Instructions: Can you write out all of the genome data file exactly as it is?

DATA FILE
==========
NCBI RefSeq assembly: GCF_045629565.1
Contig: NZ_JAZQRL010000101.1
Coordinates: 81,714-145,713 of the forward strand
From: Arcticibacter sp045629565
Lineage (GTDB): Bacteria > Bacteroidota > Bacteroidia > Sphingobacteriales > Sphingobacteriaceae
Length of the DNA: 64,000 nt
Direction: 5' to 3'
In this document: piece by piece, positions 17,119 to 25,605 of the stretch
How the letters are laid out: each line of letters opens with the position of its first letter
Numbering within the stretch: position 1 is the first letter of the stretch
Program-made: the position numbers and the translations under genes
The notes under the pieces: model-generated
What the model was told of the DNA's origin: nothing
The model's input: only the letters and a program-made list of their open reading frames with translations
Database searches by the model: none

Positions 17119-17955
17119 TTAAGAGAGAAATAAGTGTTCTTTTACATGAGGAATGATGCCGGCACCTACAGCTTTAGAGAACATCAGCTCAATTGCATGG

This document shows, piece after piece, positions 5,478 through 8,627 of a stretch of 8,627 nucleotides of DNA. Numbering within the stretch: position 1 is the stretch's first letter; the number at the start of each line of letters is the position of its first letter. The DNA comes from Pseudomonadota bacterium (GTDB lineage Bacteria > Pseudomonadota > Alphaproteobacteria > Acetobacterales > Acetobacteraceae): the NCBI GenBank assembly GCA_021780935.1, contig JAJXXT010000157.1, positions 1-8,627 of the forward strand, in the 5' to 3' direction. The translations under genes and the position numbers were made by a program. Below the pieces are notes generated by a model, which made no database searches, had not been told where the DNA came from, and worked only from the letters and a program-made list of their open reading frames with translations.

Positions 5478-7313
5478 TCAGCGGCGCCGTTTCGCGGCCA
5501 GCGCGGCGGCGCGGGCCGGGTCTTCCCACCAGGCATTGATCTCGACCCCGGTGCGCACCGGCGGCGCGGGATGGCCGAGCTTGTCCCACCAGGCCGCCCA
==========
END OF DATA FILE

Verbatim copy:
NCBI RefSeq assembly: GCF_045629565.1
Contig: NZ_JAZQRL010000101.1
Coordinates: 81,714-145,713 of the forward strand
From: Arcticibacter sp045629565
Lineage (GTDB): Bacteria > Bacteroidota > Bacteroidia > Sphingobacteriales > Sphingobacteriaceae
Length of the DNA: 64,000 nt
Direction: 5' to 3'
In this document: piece by piece, positions 17,119 to 25,605 of the stretch
How the letters are laid out: each line of letters opens with the position of its first letter
Numbering within the stretch: position 1 is the first letter of the stretch
Program-made: the position numbers and the translations under genes
The notes under the pieces: model-generated
What the model was told of the DNA's origin: nothing
The model's input: only the letters and a program-made list of their open reading frames with translations
Database searches by the model: none

Positions 17119-17955
17119 TTAAGAGAGAAATAAGTGTTCTTTTACATGAGGAATGATGCCGGCACCTACAGCTTTAGAGAACATCAGCTCAATTGCATGG

This document shows, piece after piece, positions 5,478 through 8,627 of a stretch of 8,627 nucleotides of DNA. Numbering within the stretch: position 1 is the stretch's first letter; the number at the start of each line of letters is the position of its first letter. The DNA comes from Pseudomonadota bacterium (GTDB lineage Bacteria > Pseudomonadota > Alphaproteobacteria > Acetobacterales > Acetobacteraceae): the NCBI GenBank assembly GCA_021780935.1, contig JAJXXT010000157.1, positions 1-8,627 of the forward strand, in the 5' to 3' direction. The translations under genes and the position numbers were made by a program. Below the pieces are notes generated by a model, which made no database searches, had not been told where the DNA came from, and worked only from the letters and a program-made list of their open reading frames with translations.

Positions 5478-7313
5478 TCAGCGGCGCCGTTTCGCGGCCA
5501 GCGCGGCGGCGCGGGCCGGGTCTTCCCACCAGGCATTGATCTCGACCCCGGTGCGCACCGGCGGCGCGGGATGGCCGAGCTTGTCCCACCAGGCCGCCCA